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Ummm IEA "forecasts", more like fairy stories. They didn't see the OECD countries demand for fossil fuels peaking the same for the rest of the world. They totally ignore the rapid trend of increasing EV's and especially ignore the fact that EV's aren't just cars. We are seeing a rapid up take of electric busses and light good vehicles and laughing at Tesla's semi is probably a little bit foolish considering past "impossible" targets been meet. Planes, short haul makes up the bulk of flights. We may have only some small single prop electric planes at the moment but that market will be cut into. Also we should expect more nonfossil fuel sources for more conventional jets coming on line.

Trains, love the idea but as shown by the Australian government's idea of a line in from the east coast it doesn't really make much sense for most applications. Get rid of the drivers in the truck and make it EV.

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1 hour ago, Guillaume Albasini said:

I think IEA is usually wrong with the forecasts. They always underestimate the growth of renewables and EV's and overestimate the growth of oil demand. My advise would be to take this IEA analysis with caution. This kind of long term bullish prediction is made to  maintain the flow of investments towards the US shale industry and  grow the shale bubble. But this unsustainable bubble could burst before 2025.

Wishful thinking on the part of the IEA aside, I wondered how realistic such a production boost is. Interestingly, the IEA notes it would require double the approval rate for new conventional oil projects. This is interesting in light of all the focus on shale.

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45 minutes ago, Marina Schwarz said:

Wishful thinking on the part of the IEA aside, I wondered how realistic such a production boost is. Interestingly, the IEA notes it would require double the approval rate for new conventional oil projects. This is interesting in light of all the focus on shale.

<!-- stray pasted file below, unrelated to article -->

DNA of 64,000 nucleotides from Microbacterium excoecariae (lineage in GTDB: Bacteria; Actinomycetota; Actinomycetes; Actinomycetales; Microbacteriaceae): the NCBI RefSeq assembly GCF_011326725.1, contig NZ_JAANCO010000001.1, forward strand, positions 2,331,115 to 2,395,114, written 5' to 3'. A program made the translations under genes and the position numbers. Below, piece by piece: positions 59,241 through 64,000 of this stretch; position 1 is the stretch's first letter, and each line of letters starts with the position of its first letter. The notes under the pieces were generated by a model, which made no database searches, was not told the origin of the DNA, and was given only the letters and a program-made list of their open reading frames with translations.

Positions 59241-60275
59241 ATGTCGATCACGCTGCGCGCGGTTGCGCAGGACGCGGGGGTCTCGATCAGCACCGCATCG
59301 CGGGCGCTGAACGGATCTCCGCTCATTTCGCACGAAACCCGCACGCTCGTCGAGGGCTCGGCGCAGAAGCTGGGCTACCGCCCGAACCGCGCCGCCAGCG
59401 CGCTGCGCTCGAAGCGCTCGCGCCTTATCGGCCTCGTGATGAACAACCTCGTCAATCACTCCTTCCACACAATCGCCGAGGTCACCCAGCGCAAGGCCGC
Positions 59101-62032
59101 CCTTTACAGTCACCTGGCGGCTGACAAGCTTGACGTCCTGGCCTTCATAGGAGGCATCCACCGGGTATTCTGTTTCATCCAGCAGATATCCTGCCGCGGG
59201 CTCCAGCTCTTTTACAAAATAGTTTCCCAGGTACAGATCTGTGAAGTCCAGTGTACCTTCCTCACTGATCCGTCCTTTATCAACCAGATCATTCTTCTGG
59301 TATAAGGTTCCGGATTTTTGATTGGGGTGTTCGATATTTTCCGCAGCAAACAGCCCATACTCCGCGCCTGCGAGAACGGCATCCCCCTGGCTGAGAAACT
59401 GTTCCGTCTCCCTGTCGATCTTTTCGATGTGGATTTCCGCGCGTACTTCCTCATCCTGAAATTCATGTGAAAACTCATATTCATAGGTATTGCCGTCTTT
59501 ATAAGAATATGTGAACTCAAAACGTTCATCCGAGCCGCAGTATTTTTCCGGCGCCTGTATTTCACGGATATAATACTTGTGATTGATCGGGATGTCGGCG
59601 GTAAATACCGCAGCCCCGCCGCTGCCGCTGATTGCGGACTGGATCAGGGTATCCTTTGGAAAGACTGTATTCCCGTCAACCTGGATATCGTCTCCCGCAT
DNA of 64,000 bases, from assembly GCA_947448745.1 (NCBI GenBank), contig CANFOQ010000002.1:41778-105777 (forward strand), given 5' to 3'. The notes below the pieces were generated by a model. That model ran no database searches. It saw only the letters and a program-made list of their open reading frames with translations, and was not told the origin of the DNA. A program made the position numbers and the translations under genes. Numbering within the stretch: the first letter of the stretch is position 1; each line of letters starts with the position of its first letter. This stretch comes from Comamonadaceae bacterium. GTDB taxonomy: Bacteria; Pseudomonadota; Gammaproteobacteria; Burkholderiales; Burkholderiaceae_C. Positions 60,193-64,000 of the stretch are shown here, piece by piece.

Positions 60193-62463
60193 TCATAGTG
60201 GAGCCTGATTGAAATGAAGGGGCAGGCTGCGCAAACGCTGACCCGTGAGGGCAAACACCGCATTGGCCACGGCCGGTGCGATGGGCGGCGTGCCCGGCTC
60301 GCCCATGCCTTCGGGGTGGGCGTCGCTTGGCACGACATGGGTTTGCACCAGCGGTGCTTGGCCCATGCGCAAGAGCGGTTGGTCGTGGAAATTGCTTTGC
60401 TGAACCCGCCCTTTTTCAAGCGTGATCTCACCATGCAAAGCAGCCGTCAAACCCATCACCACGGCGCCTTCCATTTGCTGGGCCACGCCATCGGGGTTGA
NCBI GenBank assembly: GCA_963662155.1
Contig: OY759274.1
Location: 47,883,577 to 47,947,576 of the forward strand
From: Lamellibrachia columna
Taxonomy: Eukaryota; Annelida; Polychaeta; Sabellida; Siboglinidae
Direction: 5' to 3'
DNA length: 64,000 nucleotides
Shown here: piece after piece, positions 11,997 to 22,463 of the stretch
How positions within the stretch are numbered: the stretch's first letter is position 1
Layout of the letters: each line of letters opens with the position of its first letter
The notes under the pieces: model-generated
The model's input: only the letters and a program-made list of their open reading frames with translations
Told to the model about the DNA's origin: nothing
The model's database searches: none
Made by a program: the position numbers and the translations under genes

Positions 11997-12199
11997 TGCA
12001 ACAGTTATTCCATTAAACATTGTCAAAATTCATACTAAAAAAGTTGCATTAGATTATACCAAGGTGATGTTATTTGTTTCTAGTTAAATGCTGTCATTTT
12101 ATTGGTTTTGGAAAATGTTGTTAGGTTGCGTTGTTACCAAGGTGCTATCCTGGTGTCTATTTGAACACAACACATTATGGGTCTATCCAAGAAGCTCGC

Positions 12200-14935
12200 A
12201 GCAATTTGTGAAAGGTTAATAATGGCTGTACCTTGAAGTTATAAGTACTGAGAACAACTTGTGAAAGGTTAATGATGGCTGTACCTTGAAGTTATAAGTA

You could possibly do it (double conventional oil) if you were to drill off the coast of California, specifically in the Santa Barbara Channel and off Santa Catalina Island. 

Hey, it's "conventional oil."  Should be an interesting project. Don't forget to duck.

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But they banned drilling there.

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I think what the report is saying is that if there is not an uptick in investments in conventional oil projects then US shale will need to add another Russia. The background being that currently Shale is the only thing oil play seeing real growth and investment at the moment.

 

I am no expert on Shale, but from what I hear from friends Shale could likely add another 10 mio barrels per day if the oil price was high enough. But if the oilprice is high enough then there will be more conventional projects. Supply and demand.  

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11 minutes ago, Jan van Eck said:

You could possibly do it (double conventional oil) if you were to drill off the coast of California, specifically in the Santa Barbara Channel and off Santa Catalina Island. 

Hey, it's "conventional oil."  Should be an interesting project. Don't forget to duck.

Or maybe drill off the coast of Florida, I here theres a property owner down there that's all into fossil fuel, sure he wouldn't mind a few dozen rigs just of the coast from his place.

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12 minutes ago, Jan van Eck said:

You could possibly do it (double conventional oil) if you were to drill off the coast of California, specifically in the Santa Barbara Channel and off Santa Catalina Island. 

Hey, it's "conventional oil."  Should be an interesting project. Don't forget to duck.

See my below. I am 100 % confident that the IEA report is making an argument as to why there must be more global investments in conventional oil projects. 

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Just now, Rasmus Jorgensen said:

See my below. I am 100 % confident that the IEA report is making an argument as to why there must be more global investments in conventional oil projects. 

Why must there be more investment, go the cheaper more cleaner route and go renewable.

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1 hour ago, Jan van Eck said:

Assuming that a good chunk of that consumption is slated for truck diesel, the analysis would not seem to incorporate the logical extension of recent developments in rail.  Those developments in turn were driven by one man, E. Hunter Harrison, the formidable President of first the Illinois Central, then the Canadian National,then the Canadian Pacific, and finally the CSX  (formerly the Chesapeake and Ohio).